Cairo: The blast echoed around Cairo, shattering a rare quiet morning in a city that is fast growing used to hit and run-style bombings.
Not far from the city’s centre, a policeman lay on his back under one of Cairo’s giant overpasses, his left leg maimed in the explosion, his blood a bright red stain on the brown concrete walkway.
Tuesday’s attack was the latest in a spate of bomb blasts around Egypt that appear to have been designed to minimise civilian casualties, targeting army, police and government officials and moving ever closer to the capital.
More than 500 people – mostly police and soldiers – have died in the insurgency since the army, backed by popular protests, overthrew president Mohamed Mursi last July, government officials say.
But the discovery earlier this month of four bombs at Cairo University – two exploded in quick succession, killing a senior police official, another exploded as investigators and journalists arrived at the scene, while a fourth was defused – brought the campaign closer to civilian targets and hardened the government’s resolve.
Even though it has been driving a ferocious security crackdown against the Muslim Brotherhood and its supporters, along with students, academics, unionists and journalists that has resulted in the arrest of at least 16,000 people and the deaths of more than 1400, the government has elected to go further.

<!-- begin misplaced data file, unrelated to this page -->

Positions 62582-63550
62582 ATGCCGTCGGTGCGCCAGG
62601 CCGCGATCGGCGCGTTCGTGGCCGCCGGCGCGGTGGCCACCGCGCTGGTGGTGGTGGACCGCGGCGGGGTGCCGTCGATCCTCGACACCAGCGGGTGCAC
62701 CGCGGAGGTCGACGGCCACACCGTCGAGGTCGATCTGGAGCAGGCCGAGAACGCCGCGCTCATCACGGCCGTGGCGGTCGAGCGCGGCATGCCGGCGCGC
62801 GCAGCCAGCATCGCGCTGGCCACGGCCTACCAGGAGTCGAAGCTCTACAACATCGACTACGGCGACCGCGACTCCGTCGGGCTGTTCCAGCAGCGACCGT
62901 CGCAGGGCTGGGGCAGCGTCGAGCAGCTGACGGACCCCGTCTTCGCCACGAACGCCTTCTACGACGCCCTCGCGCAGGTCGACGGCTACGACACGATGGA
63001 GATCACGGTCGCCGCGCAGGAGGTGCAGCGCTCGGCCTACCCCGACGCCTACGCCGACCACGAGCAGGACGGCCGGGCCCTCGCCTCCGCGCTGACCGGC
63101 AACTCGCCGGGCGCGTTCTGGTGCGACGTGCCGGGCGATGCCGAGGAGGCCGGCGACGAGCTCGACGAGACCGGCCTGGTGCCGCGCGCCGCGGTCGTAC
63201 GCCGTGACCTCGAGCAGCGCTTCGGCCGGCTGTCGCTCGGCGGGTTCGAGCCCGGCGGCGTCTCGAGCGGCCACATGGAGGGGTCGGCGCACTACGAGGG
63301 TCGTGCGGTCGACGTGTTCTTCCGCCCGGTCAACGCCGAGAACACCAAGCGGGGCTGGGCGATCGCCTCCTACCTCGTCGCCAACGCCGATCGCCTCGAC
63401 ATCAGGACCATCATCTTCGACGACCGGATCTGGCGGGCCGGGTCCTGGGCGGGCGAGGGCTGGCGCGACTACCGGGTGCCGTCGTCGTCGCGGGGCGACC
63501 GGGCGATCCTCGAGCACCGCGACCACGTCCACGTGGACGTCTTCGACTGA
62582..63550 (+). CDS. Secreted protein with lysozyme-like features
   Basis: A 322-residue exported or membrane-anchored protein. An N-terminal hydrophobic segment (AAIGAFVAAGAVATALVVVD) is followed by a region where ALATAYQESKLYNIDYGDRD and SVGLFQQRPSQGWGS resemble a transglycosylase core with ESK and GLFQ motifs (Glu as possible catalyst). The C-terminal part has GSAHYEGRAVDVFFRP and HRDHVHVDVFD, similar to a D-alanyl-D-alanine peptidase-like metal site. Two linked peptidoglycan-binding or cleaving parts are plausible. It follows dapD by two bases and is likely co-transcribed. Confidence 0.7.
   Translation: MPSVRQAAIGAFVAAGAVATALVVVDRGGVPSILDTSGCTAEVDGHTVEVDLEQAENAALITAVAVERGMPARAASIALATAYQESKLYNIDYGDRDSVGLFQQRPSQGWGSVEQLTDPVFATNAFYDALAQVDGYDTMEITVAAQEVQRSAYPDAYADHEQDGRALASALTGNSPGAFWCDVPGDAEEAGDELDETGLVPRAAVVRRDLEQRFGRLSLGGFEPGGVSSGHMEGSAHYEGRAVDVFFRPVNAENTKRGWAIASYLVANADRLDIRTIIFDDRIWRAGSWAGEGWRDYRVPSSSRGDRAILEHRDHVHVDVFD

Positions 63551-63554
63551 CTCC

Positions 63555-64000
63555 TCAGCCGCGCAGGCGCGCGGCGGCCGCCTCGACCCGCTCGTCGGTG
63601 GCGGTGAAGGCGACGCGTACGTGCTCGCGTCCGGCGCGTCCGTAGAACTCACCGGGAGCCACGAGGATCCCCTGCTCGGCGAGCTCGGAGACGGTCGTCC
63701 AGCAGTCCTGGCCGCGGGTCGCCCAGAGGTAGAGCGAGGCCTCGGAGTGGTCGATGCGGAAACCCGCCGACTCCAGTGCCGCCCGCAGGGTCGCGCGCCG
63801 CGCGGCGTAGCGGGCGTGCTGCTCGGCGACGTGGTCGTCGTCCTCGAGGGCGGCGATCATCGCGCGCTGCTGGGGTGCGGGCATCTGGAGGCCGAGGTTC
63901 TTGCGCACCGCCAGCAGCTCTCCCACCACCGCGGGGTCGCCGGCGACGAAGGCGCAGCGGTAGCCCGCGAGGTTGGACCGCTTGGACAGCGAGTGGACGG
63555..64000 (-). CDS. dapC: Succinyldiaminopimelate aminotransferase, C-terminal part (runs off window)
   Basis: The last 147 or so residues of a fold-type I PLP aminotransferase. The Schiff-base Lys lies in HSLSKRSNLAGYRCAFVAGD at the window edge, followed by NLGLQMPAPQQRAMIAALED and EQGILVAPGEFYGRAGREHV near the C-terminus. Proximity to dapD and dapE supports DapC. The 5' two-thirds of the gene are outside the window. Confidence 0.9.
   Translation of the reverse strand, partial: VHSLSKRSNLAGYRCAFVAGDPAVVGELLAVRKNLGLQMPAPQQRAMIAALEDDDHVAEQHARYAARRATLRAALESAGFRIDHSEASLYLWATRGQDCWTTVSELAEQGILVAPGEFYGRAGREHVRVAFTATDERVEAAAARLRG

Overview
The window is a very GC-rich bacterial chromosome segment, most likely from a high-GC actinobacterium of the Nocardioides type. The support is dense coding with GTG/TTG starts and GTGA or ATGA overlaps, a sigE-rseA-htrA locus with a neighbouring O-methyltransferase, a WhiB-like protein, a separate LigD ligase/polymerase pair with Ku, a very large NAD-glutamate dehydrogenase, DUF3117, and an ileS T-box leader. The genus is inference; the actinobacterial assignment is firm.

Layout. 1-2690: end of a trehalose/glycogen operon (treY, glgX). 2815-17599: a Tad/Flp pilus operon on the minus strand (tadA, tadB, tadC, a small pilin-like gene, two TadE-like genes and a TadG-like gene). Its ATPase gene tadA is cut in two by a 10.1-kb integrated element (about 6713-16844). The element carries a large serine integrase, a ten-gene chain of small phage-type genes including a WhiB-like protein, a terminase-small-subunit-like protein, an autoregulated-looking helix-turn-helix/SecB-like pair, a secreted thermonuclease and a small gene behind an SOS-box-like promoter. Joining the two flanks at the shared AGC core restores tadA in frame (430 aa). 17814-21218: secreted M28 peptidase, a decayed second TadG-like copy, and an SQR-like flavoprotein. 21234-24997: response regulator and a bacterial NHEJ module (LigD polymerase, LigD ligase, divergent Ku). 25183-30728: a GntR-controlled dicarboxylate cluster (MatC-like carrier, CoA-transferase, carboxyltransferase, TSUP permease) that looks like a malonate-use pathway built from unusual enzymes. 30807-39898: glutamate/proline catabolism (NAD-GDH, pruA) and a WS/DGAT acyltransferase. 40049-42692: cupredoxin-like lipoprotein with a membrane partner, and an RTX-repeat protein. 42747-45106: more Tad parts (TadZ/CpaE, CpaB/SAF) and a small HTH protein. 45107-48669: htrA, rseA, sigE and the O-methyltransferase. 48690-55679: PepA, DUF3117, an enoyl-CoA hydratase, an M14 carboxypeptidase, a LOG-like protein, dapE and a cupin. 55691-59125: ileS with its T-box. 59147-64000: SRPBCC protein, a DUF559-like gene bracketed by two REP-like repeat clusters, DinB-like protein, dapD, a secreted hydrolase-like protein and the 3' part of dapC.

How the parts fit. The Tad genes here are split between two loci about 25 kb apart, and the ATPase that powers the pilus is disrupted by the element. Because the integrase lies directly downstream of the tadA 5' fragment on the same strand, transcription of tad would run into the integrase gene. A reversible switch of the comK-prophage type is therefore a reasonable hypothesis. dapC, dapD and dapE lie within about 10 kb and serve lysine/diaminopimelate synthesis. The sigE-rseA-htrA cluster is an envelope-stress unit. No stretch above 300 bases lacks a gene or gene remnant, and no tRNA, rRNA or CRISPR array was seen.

Backed by the country’s all-powerful military, Egypt’s interim government looks set to adopt new counter-terrorism laws that significantly broaden the definition of terrorist activities and expand the application of the death penalty.
Human rights groups are deeply concerned by the proposed law, while students from the Anti-Coup Alliance are defiant. “They have already killed and arrested so many of us, what more can they do?” says Mohamed al-Azhary, a student from al-Azhar University.
“Every time there is a bomb blast the debate is reignited around how we deal with political violence . . . and counter-terror legislation,” says Karim Ennarah, a criminal justice researcher at the Egyptian Initiative for Personal Rights.
The new draft, which has yet to be signed into law by interim President Adly Mansour but which has been approved by the Council of Justice, contains many articles that are “visibly unconstitutional and incredibly repressive”, Mr Ennarah says.
Along with extending detention without charge from 24 hours to 72, its wording is so vague as to deem peaceful protests that hamper the work of government institutions or the economy to be “terrorist activities”, he warned.
“It also expands the scope of the death sentence to include crimes where no loss of life occurred.
“We are against the death penalty – we believe there should at least be a moratorium in Egypt on the death penalty because clearly there is a problem with [the] judiciary,” Mr Ennarah says, referring to the case earlier this month in which a judge sentenced 529 people to death without hearing from the defence, a sentence that is expected to be confirmed by the court on Friday Egyptian time.